We hope you’re ready for the 2010 Disney Trivia Challenge, because it’s pretty much the only thing we’ve managed to get done around here in months. It’s worth the wait, though — the quiz is so tough, we haven’t seen anyone get more than 5% correct!
Archive for the ‘Trivia’ Category
In an interview with Underwire magazine, filmmaker Andrew “Mr. Stanton” Stanton revealed that not only was his new feature Wall*E a sequel to the classic Silent Running (as we discussed yesterday), it was also inspired by other classic Sci Fi films. For example:
Alien: This inspired the scene of WALL*E being chased through air ducts by overweight people armed with flamethrowers. The movie also inspired Stanton to cast Sigourney Weaver as a voice that “bursts from the chest” of a computer system.
Blade Runner: Referenced in WALL*E’s bizarre unicorn-dream sequence (which, at press time, it appears has been cut from the final print of the film — look for it to appear in a DVD “director’s cut” release).
2001: A Space Odyssey: The first half of WALL*E has no dialog because there is so much poetic silence in 2001.
Outland: Wall*E was clearly modeled after Sean Connery (though he’s armed with a fire extinguisher instead of a shotgun).
Planet of the Apes: WALL*E is cleaning up after the “damned, dirty humans.” Also referenced in the scene at the beginning of the film where WALL*E is dismantling the fallen Statue of Liberty.
Star Wars: WALL*E is actually Eve’s brother, but they don’t discover this until after they “kiss.” Also, WALL*E’s movements are based on those of actor Kenny Baker.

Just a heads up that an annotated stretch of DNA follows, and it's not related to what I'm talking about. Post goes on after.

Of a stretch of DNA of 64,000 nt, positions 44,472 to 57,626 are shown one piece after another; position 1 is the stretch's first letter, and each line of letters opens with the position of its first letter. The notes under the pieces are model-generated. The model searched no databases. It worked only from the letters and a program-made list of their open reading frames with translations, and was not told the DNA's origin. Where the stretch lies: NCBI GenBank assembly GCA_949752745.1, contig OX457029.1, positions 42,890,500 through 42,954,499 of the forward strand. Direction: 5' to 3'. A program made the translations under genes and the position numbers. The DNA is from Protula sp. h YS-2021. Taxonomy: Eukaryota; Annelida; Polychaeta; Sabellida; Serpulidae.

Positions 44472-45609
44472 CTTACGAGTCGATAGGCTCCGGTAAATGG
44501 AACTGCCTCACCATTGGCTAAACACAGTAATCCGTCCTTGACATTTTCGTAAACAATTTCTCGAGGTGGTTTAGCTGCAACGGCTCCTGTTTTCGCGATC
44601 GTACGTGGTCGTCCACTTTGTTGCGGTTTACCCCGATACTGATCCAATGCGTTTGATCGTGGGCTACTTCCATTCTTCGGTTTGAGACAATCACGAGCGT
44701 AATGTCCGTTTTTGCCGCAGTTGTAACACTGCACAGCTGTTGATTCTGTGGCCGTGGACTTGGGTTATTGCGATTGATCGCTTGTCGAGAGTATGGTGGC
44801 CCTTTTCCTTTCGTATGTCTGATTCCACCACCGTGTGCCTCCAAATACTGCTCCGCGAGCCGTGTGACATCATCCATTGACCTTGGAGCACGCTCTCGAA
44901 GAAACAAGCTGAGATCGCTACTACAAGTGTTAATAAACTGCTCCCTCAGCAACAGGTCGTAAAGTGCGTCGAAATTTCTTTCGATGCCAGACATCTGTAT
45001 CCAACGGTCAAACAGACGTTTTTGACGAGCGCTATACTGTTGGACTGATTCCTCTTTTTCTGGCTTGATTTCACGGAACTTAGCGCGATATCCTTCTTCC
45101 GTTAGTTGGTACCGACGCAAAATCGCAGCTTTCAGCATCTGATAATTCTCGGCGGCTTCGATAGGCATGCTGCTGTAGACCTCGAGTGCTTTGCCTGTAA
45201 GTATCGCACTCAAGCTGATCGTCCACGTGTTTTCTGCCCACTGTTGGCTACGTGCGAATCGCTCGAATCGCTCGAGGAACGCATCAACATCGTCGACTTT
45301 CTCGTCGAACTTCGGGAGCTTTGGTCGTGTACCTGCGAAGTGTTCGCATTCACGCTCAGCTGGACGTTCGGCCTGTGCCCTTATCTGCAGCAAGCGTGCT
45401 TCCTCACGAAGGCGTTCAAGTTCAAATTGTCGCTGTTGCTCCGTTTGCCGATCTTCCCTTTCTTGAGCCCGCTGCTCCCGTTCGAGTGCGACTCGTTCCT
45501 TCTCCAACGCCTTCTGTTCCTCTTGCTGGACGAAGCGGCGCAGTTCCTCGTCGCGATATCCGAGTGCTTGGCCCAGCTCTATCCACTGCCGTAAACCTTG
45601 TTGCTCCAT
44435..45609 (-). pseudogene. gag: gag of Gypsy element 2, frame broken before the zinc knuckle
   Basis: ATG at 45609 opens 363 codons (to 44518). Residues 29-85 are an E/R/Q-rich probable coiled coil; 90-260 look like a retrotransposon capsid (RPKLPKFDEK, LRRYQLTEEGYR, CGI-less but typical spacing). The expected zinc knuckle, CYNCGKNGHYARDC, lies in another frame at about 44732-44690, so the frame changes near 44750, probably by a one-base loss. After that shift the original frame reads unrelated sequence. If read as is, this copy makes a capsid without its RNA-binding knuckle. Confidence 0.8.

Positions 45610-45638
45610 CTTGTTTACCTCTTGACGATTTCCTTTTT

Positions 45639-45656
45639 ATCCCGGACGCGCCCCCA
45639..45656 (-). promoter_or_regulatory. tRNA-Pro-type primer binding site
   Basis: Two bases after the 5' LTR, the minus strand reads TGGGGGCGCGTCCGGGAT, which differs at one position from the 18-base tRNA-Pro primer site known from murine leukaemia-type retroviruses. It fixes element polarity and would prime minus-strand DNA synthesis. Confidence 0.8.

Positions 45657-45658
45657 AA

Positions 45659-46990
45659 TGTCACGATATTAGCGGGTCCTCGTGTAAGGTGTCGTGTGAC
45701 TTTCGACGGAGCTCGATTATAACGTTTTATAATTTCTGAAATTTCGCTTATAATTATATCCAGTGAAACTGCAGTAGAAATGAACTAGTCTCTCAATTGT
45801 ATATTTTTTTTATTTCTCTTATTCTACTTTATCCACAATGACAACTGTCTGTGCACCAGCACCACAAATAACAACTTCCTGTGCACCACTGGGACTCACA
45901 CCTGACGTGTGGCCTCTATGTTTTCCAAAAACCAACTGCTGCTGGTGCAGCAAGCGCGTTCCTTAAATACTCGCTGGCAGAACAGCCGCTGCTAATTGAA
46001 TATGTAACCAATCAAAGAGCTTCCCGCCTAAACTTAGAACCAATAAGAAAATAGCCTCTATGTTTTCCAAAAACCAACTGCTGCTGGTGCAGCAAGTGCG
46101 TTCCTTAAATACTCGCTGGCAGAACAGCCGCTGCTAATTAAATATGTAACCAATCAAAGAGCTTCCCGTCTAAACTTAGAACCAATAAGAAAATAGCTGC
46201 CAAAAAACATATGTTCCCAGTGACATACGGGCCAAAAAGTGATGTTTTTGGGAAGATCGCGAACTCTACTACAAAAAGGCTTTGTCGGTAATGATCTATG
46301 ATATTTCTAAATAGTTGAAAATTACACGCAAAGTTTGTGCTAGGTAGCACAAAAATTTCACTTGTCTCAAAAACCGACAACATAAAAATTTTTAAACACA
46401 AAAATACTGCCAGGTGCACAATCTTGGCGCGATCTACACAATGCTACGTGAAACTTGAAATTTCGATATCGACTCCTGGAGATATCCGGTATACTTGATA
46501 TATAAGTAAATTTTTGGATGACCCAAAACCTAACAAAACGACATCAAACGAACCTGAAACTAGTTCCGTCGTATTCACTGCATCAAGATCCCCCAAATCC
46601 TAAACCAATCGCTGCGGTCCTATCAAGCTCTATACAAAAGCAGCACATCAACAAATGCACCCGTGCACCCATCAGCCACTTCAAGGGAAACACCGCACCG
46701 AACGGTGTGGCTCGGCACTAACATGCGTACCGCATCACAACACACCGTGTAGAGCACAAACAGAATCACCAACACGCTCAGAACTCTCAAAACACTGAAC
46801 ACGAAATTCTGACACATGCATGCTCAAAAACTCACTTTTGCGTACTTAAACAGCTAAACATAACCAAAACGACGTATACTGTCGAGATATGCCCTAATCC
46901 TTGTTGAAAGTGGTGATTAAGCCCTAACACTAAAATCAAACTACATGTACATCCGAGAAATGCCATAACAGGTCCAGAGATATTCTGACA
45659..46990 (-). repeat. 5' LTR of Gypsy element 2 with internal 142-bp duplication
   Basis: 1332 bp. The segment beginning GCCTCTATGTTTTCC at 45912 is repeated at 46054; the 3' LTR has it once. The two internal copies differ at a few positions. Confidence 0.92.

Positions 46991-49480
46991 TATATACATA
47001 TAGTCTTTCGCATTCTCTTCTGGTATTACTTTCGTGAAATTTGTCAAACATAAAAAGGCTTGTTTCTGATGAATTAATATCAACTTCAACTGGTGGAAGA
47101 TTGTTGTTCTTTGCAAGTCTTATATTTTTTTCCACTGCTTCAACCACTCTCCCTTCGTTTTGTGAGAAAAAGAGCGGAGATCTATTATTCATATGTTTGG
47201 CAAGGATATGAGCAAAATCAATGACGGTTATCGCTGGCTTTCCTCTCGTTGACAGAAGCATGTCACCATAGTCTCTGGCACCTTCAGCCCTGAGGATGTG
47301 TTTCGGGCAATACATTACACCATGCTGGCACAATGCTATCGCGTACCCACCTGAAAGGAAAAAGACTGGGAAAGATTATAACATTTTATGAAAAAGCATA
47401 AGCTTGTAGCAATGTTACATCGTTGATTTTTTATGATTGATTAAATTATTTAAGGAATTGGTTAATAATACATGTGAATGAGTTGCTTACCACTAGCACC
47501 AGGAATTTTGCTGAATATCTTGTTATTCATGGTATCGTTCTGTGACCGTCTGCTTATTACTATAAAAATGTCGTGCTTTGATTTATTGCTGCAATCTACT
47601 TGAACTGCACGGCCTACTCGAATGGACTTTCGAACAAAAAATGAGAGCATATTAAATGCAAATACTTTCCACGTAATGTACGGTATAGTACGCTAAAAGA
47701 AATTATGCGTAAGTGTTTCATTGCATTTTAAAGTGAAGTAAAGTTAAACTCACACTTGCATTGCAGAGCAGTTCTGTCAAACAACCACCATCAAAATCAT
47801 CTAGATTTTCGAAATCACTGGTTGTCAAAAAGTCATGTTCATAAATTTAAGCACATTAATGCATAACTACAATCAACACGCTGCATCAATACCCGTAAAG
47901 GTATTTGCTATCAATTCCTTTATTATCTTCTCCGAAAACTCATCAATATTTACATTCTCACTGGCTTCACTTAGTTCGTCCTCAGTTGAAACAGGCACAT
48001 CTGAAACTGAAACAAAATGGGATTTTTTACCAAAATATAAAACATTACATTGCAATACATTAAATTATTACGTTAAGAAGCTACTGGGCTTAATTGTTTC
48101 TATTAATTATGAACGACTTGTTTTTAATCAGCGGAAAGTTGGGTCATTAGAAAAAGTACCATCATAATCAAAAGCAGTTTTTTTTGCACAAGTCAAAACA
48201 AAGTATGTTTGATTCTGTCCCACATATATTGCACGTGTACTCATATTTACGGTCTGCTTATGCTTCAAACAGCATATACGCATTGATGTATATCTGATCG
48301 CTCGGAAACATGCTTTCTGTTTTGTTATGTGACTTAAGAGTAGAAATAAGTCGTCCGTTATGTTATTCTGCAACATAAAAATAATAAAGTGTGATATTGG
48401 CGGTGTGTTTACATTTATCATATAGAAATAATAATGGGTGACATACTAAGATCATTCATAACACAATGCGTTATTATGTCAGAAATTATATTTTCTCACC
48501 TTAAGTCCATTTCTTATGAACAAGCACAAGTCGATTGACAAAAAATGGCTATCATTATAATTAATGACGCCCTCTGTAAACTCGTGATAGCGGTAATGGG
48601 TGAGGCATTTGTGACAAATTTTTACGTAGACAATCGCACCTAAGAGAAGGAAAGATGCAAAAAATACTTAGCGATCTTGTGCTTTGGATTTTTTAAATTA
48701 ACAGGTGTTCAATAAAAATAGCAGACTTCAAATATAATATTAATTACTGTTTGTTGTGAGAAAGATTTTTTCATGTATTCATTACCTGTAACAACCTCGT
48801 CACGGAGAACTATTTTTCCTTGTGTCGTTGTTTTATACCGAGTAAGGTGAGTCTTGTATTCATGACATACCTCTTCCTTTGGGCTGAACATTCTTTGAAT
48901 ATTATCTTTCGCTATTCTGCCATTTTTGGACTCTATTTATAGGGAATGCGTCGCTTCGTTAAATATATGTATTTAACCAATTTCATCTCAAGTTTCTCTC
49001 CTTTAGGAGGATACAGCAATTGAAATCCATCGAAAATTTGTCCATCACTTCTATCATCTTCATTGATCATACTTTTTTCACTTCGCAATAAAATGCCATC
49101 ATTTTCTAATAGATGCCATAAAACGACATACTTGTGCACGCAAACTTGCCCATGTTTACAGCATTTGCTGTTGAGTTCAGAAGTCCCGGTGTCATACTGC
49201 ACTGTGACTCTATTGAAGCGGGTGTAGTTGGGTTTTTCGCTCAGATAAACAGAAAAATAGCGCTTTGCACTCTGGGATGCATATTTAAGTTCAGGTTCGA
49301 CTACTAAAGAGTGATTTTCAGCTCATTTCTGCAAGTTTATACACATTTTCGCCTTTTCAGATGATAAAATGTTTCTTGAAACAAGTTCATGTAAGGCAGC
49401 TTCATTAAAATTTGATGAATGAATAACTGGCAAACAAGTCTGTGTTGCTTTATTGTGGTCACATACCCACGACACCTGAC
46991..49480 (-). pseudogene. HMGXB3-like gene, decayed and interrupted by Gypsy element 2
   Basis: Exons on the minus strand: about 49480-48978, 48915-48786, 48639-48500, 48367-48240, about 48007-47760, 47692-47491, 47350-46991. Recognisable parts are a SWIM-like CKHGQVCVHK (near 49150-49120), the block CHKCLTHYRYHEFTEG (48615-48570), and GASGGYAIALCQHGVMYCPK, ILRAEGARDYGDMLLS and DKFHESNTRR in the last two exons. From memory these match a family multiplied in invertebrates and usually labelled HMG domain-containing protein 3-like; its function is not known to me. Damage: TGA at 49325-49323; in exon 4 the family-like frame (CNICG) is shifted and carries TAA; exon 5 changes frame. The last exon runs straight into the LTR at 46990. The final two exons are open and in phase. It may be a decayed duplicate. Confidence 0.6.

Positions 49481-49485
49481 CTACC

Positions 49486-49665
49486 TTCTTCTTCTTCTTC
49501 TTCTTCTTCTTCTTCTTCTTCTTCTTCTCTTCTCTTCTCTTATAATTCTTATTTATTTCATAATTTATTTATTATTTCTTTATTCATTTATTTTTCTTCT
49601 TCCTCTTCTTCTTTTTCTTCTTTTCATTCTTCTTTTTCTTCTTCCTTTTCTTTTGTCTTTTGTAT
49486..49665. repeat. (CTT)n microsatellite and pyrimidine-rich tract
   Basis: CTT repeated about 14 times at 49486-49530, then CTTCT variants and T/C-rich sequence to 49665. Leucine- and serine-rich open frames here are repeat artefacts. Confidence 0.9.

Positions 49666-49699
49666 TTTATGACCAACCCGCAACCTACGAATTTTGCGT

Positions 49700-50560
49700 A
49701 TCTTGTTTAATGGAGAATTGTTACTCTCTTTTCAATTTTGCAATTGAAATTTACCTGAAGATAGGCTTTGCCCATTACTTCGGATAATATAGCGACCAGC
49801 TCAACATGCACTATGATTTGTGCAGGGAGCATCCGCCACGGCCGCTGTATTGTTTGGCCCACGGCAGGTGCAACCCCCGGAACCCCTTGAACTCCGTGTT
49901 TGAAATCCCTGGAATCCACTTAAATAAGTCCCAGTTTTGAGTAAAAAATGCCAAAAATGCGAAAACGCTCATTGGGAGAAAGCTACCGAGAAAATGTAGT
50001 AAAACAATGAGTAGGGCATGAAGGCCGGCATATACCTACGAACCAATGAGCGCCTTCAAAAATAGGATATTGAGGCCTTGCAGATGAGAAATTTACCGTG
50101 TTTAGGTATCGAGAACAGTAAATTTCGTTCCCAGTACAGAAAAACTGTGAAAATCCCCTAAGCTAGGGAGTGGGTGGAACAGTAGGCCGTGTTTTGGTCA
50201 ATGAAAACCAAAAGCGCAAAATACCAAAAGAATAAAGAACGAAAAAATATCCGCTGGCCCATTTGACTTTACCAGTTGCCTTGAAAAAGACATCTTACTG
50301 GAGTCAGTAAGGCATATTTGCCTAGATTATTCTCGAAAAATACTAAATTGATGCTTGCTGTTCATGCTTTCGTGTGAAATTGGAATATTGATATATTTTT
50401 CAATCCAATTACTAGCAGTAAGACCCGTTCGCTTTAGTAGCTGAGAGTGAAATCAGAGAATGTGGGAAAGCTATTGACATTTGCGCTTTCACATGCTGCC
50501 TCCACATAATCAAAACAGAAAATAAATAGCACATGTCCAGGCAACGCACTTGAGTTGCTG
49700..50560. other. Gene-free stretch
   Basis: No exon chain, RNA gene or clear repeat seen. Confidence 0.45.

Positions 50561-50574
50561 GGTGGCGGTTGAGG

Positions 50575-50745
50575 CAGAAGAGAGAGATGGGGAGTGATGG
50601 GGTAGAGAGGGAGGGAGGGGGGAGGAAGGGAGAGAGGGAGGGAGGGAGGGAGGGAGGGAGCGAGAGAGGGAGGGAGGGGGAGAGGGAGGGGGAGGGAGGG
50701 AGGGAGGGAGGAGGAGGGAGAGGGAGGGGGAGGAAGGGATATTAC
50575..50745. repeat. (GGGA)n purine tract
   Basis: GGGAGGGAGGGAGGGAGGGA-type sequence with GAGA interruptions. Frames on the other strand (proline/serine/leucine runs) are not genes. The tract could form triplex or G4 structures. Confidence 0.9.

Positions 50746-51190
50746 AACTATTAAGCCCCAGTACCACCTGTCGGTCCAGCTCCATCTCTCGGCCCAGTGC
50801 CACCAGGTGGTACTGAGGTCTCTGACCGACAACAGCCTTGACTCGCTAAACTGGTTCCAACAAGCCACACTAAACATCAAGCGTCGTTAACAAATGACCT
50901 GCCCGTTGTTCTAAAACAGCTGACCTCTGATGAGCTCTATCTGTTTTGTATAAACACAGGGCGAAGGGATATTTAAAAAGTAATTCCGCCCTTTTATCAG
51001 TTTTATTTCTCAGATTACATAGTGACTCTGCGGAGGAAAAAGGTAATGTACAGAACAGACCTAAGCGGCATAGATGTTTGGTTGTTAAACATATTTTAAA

Close Encounters of the Third Kind: Stanton claims that “a close encounter of the fourth kind involves robots cleaning up after encounters one through three.”
Tron: As a nod to this film, Stanton suggested that Disney purchase Pixar.
So now that you know all about the film, go out and see it!
You may be interested to know that Pixar’s new film Wall*E isn’t a standalone feature. Although it is not widely known, this feature is actually a sequel of sorts to 1972′s Silent Running, which starred Bruce Dern as a space-faring gardener armed with nuclear weapons.
Silent Running is largely about three robots who are taking care of what is left of Earth’s plant life while certain other robots — not mentioned in the film — are trying to clean up the planet so that the plants can be reintroduced. The Disney connection is made clear by the robots’ names — Huey, Dewey, and Louie.
There are parallels in the films’ dialog as well. Silent Running: “Take good care of the forest, Dewey.” WALL*E: “Take good care of the planet, WALL*E.”
Tomorrow, we’ll look at a few more classic films that served as inspiration for WALL*E.
Pixar’s next feature film is titled Wall*E — but how many of you know what the “*” in the film’s title stands for?
The story is long and interesting, but in the interest of my not having to type so much, I’ll just give you the boring details.
In 2001, the folks at Pixar decided that they should do a movie about robots. They did a lot of brainstorming about plot and design, but mostly they just discussed the robot’s name — what should it be? Obviously, it should be something robot like, and since people were so used to seeing a lowercase “i” in the names of computer equipment (iPod, iTunes, iGlasses), something with one of those might be nice. They also wanted the robot’s name to reflect the fact that it lived on a planet where insurmountable walls of garbage had made the place unlivable.